Mr. Newton

I am beginning to feel, as on one previous such occasion, that I am being asked questions that hon. Members were unable to ask during Home Office questions earlier. However, I shall draw that question to the attention of my right hon. and learned Friend.

Mr. Bryan Davies (Oldham, Central and Royton)

Will the Leader of the House acknowledge that many hon. Members representing constituents who are facing acute difficulties during the summer while the recession continues and unemployment continues to rise do not share the satisfaction evident on the Government Benches at the unduly long summer recess? Will it not be the longest recess of modern times, and does not that suggest that the Government are running out of steam in their first year?

Mr. Newton

Anyone who believes that will believe anything.

Mr. Mike Hall (Warrington, South)

Will the Leader of the House read early-day motion 201? [That this House calls upon the Government to support Article 89 of the European Parliament resolution on a Community tourism policy by instigating a scheme of compensation for tourists who are not only victims of crime but who have suffered bodily harm as a result of a criminal act; and believes such compensation should be set at a European average level with an addition for any legal costs that may be necessary.] It calls upon the Government to support moves in the European Parliament to introduce a compensation scheme for the victims of crime and those who have suffered actual bodily harm as a criminal act which should be paid at European level with additional payments for any legal costs incurred. Will the Leader of the House arrange for a statement next week to explain why Britain is opposing such moves in the Council of Ministers?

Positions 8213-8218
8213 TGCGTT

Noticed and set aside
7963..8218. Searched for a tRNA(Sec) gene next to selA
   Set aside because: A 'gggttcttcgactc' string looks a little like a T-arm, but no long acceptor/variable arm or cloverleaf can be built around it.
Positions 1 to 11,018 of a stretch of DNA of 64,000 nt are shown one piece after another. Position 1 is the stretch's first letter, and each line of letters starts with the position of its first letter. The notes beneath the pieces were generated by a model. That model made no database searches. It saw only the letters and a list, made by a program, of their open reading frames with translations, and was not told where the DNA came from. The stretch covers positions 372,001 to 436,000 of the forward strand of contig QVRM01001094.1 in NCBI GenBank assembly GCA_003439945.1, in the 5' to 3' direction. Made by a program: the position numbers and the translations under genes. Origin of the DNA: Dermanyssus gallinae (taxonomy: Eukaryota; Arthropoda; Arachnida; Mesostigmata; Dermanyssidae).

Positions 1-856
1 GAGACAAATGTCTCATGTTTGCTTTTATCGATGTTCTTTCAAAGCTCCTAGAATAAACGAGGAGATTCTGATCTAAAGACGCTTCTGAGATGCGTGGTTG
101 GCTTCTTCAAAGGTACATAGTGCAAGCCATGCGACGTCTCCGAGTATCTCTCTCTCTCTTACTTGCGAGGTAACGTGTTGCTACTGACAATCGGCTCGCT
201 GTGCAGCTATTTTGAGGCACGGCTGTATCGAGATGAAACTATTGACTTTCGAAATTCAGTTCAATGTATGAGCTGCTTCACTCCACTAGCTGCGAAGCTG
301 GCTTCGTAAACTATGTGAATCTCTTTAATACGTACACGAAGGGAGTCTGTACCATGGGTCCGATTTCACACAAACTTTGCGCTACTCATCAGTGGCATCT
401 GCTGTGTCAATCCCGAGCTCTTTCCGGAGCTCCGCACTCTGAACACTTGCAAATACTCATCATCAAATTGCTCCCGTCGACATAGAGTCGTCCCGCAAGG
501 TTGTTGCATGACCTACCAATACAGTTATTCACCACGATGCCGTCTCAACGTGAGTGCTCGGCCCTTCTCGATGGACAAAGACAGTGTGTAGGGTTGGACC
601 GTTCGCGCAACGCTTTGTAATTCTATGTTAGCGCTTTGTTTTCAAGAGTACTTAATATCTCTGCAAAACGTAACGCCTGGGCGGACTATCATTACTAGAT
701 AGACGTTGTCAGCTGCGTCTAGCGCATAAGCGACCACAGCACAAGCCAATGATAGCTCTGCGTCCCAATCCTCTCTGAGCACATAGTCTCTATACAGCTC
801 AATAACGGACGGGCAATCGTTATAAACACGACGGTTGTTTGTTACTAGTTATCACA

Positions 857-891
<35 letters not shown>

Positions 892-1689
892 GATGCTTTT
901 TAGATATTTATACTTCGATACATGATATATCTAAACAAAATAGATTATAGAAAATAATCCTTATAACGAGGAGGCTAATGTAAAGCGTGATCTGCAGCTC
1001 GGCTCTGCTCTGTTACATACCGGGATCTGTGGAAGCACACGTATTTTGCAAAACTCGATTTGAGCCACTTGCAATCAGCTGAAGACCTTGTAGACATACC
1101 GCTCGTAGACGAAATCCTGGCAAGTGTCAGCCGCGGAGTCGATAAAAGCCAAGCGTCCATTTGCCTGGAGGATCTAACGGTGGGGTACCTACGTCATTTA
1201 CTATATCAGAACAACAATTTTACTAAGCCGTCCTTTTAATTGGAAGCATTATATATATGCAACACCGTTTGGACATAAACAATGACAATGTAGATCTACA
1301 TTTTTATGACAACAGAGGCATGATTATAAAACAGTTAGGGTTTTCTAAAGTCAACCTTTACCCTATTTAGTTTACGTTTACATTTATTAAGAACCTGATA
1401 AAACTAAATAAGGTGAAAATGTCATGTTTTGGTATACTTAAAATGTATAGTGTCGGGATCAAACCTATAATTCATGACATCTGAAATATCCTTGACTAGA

Mr. Newton

I understand that Britain already has probably the most generous criminal injuries compensation scheme anywhere. More than 60,000 claims were resolved in 1991–92 and the better part of £150 million was paid in compensation. Therefore, I am not prepared to accept too many strictures on the Government's record in that respect.